What are those reasons for HS2? Here is a chart breaking down the negative conversation into its most common topics.
Like a focus group — but in real-time and magnitudes larger — social media acts as a window into the minds of citizens.
Unsurprisingly, the expense of the project (and its perceived value) top the list. Indeed, when we look at example posts from each of the main categories, a story of overspending, environmental concerns, and misguided policies emerges.
Looking at the specific posts that make up the negative conversation as a whole leads to a natural next question: Who are the major voices in the discussion overall?
For that we turn to influencers.
Influencers and Community Engagement
Social media is known for its democracy, for its ability to give everyone a voice. But, to misquote Animal Farm, on social media all voices are equal, but some voices are more equal than others. The voices that carry the most weight belong to people with disproportionate reach and influence.
This concept is especially important in terms of urban development, because it is critical for developers and local governments to know who is driving the conversation around large-scale projects. In a project as important and complicated as HS2, influencers act as megaphones, amplifying the views of the constituencies they represent.
When we look at the authors behind HS2 conversation and sort them by influence, we can get a better idea of which individuals and media outlets are driving the conversation.
We’ve looked at the overall sentiment, key topics, and important players in the conversation surrounding HS2 — but how does this translate into action? How can city planners and urban developers transform social insights into real-world strategies?
For that, let’s look at another high-profile development project, The Goodsyard.
All for the Goodsyard?
Like HS2, the Goodsyard is a complicated development project with (at least) two vocal sides. The proposed development would link two London boroughs — Hackney and Tower Hamlets — and was originally intended to include 12 buildings housing 1,356 homes as well as retail spaces, offices and a 2.4-acre park.
For a proposal so large, it’s not a surprise that the Goodsyard has come under a lot of scrutiny. For now, the plans have been paused, as the two developers work to redesign them to fit in with government and public opinions.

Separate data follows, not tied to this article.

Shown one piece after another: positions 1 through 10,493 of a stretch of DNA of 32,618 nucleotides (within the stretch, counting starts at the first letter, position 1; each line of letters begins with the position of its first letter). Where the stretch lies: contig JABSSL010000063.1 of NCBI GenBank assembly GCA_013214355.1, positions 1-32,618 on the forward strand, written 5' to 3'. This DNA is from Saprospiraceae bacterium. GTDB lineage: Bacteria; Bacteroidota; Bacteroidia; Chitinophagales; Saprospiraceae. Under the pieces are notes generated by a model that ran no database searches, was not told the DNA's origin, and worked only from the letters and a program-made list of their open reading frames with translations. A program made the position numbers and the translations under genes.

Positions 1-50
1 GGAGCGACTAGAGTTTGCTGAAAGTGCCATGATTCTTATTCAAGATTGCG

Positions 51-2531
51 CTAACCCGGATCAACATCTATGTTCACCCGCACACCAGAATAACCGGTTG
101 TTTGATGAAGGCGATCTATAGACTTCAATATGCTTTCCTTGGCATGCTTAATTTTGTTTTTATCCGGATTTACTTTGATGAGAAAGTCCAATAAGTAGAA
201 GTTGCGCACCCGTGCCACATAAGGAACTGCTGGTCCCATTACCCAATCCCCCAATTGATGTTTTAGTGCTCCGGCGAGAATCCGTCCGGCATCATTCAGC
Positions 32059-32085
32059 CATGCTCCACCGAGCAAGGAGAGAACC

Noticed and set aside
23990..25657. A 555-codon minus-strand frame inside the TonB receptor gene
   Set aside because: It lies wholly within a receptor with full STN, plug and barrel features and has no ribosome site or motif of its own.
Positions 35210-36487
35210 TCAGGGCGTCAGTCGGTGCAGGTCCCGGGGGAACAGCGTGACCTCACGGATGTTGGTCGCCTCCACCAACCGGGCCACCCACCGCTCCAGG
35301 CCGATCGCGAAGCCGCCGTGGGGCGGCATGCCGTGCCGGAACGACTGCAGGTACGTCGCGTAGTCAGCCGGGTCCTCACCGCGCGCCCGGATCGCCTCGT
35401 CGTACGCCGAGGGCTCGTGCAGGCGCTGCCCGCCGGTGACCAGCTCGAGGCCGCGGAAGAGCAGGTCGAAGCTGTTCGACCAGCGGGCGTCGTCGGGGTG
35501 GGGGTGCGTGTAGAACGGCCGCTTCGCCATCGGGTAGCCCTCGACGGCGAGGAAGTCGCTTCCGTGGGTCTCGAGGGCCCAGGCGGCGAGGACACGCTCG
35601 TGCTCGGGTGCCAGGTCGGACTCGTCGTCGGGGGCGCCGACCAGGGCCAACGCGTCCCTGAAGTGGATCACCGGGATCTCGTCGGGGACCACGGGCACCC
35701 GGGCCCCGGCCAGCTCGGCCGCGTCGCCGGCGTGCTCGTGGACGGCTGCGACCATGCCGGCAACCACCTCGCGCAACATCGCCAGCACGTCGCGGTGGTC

This leaves the developers in a tough position. How can they tweak or overhaul the plans to be more appetising to the public if they don’t know precisely what the public thinks of the plans?
Again we turn to social media analytics.
The good, the bad, and the ugly
If the developers behind the Goodsyard want to know how to message and iterate on their plans, they must understand the topics driving the public conversation.
When we analyzed the conversation on social media, we found this list of commonly discussed topics:
If the developers behind the Goodsyard wanted to tweak their plans (or messaging) to account for public opinion, this would be a good place to start.
However, the larger topic groupings are most valuable when they are married to specific conversations and opinions. Knowing, for example, that 41% of social posts are about lobbying against the development is more useful if you know who is vocalising the dissent and how. Responding to specific criticisms is much more effective than responding to a group of related but not identical arguments.
Although these posts are all united in their worries about the plans, they reflect different reasons: cost, gentrification, and effects on the landscape, just to name a few.
Any time a major urban development is proposed, it sparks controversy among the citizenry. This doesn’t mean that all development is inherently controversial or ill-planned, just that the private and public organisations responsible for the projects must understand public sentiment if they want to be successful.
Historically, this process has been a bit touch and go. Developers attempt to predict public response, rely on experts to preempt criticism, or use focus groups to adapt plans. While these tactics can be effective, they miss a large piece of the public: real-time feedback straight from the horse’s mouth.
Social media monitoring and social media analytics can act as the “modern town hall” and help developers and government agencies understand sentiment and opinions as they evolve in real time.